Giving Voice:  A Festival of Writing and the Arts

September 19-21, 2018

 

Harrison Scott Key, Creative Nonfiction

 

Harrison Scott Key Headshot

        

Harrison Scott Key is the author of THE WORLD'S LARGEST MAN: A MEMOIR, winner of the Thurber Prize for American Humor, and a new nonfiction novel out this November about how none of us are ever getting famous, called CONGRATULATIONS, WHO ARE YOU AGAIN?. His nonfiction has appeared in The New York Times, Oxford American, Outside, McSweeney's Internet Tendency, The American Conservative, Southern Living, Salon, Reader's Digest, Image, World, Creative Nonfiction, Gulf Coast, Savannah Magazine, The Mockingbird, The Best American Travel Writing, and the anthologies TRUE STORIES, WELL TOLD and SOUTHERN WRITERS ON WRITING. He teaches at SCAD in Savannah, Georgia, where he lives with his wife and three children. Follow him on Facebook  or on Twitter, at @HarrisonKey.

 

 

Laura Waters Hinson, Documentary Filmmaker

 

       

Laura Waters Hinson is the founder of Image Bearer Pictures, an award-winning production company in Washington, DC.  Her film, As We Forgive, about Rwanda’s reconciliation movement, won the student Academy Award for best documentary in 2008 and was broadcast nationwide on PBS stations. Laura co-founded the As We Forgive Rwanda Initiative, a Rwandan-led campaign that harnessed the power of film to promote healing after genocide, and reached nearly 100,000 Rwandans.  She also co-directed Dog Daysa feature documentary about the American Dream set in DC’s underworld of street vending which is currently being broadcast nationally on PBS WORLD’s America Reframed series.  In 2016, she directed Many Beautiful Things, a film about artist Lilias Trotter which premiered at the National Gallery of Art in Washington, DC.  Her latest documentary, Mama Rwanda, is about the new generation of women entrepreneurs in Rwanda helping to transform their nation into one of the world’s fastest growing economies, which was a finalist for best short documentary at the Heartland Film Festival. She is partnered with the Akilah Institute for Women, using the film to promote women's education in East Africa and beyond. In 2017, Laura wrote and directed her first short narrative film called Moving Violation starring Milana Vayntrub which won Best Short Narrative at the DC Independent Film Festival, among other awards, in 2018. Laura received a MFA in filmmaking from American University and has worked in the past at the Discovery Health Channel and as a research assistant for MSNBC host Chris Matthews.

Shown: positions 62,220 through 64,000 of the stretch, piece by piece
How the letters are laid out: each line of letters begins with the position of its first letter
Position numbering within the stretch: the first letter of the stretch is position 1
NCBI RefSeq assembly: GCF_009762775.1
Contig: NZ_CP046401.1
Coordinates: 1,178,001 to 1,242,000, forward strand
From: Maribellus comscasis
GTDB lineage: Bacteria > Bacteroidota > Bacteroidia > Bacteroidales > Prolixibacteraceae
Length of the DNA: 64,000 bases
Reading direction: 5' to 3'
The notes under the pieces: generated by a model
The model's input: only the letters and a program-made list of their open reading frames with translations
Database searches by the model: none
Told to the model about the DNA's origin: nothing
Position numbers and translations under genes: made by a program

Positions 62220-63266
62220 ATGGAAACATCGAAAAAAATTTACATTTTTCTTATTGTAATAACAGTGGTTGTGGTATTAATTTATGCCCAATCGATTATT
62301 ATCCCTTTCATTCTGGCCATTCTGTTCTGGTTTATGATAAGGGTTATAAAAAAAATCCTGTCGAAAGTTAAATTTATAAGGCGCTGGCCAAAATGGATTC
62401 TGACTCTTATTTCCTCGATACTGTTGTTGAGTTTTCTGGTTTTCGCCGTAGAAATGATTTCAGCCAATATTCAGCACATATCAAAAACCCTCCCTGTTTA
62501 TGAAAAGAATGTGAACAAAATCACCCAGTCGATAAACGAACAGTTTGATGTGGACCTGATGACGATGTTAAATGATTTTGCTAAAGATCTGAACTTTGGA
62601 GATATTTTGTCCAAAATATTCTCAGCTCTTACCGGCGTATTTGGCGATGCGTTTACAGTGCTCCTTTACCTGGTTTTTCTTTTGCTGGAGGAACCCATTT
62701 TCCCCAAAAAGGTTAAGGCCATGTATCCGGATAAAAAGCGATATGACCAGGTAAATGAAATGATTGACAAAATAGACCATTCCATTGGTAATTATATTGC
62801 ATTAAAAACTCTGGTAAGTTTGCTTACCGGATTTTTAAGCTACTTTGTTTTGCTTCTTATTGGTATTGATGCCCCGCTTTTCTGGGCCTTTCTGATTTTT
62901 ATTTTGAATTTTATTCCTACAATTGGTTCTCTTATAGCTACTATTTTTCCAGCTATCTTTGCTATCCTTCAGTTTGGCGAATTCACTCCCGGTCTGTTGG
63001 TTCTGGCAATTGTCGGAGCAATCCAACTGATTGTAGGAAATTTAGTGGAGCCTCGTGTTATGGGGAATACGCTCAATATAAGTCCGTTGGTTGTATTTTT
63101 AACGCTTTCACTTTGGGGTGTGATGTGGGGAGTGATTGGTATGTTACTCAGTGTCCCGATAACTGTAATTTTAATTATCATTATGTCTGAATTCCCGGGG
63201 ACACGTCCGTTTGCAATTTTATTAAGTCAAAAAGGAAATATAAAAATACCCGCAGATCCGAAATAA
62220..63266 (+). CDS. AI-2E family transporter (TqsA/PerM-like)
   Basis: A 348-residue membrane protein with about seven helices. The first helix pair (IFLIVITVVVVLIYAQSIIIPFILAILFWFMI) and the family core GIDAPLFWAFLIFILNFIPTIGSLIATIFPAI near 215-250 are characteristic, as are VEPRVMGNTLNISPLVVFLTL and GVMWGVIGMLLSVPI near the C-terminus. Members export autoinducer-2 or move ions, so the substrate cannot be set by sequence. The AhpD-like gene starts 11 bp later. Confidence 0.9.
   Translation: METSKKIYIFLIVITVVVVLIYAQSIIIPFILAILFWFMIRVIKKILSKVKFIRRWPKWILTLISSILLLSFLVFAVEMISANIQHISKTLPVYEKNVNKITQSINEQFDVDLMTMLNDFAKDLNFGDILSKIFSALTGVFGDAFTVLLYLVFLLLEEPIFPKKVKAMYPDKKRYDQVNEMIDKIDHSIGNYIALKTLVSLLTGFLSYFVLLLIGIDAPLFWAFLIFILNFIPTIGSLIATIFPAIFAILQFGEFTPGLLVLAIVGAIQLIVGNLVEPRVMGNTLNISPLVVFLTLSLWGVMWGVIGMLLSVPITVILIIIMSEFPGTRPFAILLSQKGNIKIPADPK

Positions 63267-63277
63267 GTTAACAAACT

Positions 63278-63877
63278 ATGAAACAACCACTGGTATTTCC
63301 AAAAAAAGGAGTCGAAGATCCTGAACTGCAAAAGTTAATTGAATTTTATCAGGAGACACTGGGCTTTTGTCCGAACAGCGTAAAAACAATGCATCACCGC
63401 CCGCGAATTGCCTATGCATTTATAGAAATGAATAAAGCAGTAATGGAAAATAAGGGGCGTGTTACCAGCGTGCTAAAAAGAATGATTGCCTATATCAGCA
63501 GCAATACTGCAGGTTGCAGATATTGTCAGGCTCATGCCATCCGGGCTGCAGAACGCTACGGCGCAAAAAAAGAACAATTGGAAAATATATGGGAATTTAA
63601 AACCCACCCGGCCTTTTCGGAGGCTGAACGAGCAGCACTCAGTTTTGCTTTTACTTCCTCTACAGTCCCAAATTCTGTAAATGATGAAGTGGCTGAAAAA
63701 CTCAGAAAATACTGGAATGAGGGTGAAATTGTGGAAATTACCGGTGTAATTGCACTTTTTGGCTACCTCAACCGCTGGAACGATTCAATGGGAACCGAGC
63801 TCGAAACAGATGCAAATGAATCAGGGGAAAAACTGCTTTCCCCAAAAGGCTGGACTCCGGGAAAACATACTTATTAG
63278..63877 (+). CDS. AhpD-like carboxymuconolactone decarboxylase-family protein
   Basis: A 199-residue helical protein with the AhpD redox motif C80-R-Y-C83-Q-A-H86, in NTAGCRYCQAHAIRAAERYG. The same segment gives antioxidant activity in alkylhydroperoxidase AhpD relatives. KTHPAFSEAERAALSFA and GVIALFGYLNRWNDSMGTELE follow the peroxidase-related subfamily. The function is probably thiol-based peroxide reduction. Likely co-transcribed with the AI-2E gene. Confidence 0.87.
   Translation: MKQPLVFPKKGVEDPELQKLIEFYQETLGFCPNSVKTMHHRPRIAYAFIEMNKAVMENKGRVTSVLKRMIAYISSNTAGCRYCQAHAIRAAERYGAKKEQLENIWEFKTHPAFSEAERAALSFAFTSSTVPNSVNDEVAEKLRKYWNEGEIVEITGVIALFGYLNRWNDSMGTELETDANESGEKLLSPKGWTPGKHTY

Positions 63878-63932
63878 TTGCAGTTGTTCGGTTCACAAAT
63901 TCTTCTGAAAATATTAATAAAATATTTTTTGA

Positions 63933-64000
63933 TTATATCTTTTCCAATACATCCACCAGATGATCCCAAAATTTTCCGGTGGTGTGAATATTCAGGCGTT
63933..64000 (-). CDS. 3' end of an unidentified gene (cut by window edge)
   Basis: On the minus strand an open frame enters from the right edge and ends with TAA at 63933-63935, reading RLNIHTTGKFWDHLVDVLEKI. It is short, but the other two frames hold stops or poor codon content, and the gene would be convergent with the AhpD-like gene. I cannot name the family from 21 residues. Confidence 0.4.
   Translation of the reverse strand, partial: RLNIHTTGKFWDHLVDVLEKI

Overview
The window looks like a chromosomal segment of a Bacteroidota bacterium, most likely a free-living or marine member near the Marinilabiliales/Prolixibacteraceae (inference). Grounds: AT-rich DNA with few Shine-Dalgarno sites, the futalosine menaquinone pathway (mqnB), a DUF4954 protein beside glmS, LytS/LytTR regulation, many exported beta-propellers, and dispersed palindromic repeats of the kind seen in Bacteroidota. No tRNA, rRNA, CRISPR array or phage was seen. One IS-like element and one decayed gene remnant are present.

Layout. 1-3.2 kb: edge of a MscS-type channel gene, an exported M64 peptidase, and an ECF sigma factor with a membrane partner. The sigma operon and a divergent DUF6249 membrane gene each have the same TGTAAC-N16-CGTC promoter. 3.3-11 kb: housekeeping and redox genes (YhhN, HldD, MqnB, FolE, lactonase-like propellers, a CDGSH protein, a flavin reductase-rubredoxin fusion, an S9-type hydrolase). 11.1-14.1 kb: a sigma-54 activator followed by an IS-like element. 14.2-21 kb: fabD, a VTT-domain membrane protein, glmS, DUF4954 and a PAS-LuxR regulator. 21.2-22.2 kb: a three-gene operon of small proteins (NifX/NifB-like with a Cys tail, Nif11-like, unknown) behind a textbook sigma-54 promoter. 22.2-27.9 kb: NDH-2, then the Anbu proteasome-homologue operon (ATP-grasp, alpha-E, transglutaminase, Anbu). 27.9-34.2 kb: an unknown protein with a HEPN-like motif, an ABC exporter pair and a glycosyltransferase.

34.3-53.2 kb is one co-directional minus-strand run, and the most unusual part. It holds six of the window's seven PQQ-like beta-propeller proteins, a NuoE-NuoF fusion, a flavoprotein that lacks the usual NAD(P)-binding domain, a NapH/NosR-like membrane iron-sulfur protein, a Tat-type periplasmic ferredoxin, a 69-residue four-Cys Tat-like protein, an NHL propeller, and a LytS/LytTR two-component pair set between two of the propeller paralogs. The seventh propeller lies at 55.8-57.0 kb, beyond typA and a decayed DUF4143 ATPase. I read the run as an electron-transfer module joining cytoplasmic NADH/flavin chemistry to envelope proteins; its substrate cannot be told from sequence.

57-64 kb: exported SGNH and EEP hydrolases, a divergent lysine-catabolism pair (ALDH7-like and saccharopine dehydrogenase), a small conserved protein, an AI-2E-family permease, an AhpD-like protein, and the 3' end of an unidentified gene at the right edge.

Angela Alaimo O'Donnell, Poet

 

 

       Angela Alaimo O’Donnell teaches English at Fordham University in New York City and serves as Associate Director of Fordham’s Curran Center for American Catholic Studies. Her publications include two chapbooks and five collections of poems, Saint Sinatra (2011), Moving House (2009), Waking My Mother (2013), Lovers’ Almanac (2015), and Still Pilgrim (2017). Her work has appeared in many journals, including Alabama Literary Review, America, Christian Century, Comstock Review, First Things, Hawaii Pacific Review, Mezzo Cammin, Potomac Review, Runes, String Poetry, The Same, Verse Wisconsin, and Valparaiso Poetry Review, among others, and has been nominated for the Pushcart Prize, the Best of the Web Award, and the Arlin G. Meyer Prize in Imaginative Writing. O’Donnell also writes essays on contemporary literature and is a regular Books & Culture contributor at AMERICA magazine. A memoir, Mortal Blessings, appeared in 2014, and was awarded first prize by the Catholic Press Association in the category of “Family Life,” and a biography Flannery O’Connor: Fiction Fired by Faith (2015) was awarded first prize for excellence in publishing from the Association of Catholic Publishers. As for her current work, O’Donnell has just completed a critical book on Flannery O’Connor, Radical Ambivalence: Race in Flannery O’Connor, and she is completing a collection of 99 poems that channel the voice of O’Connor, titled Andalusian Hours: Poems from the Porch of Flannery O’Connor.

 

 

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